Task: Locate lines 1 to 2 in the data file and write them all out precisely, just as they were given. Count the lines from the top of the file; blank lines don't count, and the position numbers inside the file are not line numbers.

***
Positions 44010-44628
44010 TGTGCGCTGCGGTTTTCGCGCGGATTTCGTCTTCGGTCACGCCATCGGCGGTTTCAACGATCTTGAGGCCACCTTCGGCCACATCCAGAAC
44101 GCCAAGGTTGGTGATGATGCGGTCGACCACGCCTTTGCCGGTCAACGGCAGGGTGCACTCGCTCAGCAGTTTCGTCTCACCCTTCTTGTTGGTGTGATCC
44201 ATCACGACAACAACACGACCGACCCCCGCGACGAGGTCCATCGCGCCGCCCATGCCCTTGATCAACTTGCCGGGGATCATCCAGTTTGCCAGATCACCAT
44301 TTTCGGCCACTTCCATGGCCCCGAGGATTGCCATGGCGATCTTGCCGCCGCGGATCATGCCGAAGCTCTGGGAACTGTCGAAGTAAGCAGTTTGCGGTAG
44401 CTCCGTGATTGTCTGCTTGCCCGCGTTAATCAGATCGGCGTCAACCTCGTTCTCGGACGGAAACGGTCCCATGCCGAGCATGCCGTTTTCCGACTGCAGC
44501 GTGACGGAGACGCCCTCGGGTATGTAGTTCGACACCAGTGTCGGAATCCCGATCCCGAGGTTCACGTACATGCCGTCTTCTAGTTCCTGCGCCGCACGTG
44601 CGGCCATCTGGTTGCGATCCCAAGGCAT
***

Positions 44010-44628
44010 TGTGCGCTGCGGTTTTCGCGCGGATTTCGTCTTCGGTCACGCCATCGGCGGTTTCAACGATCTTGAGGCCACCTTCGGCCACATCCAGAAC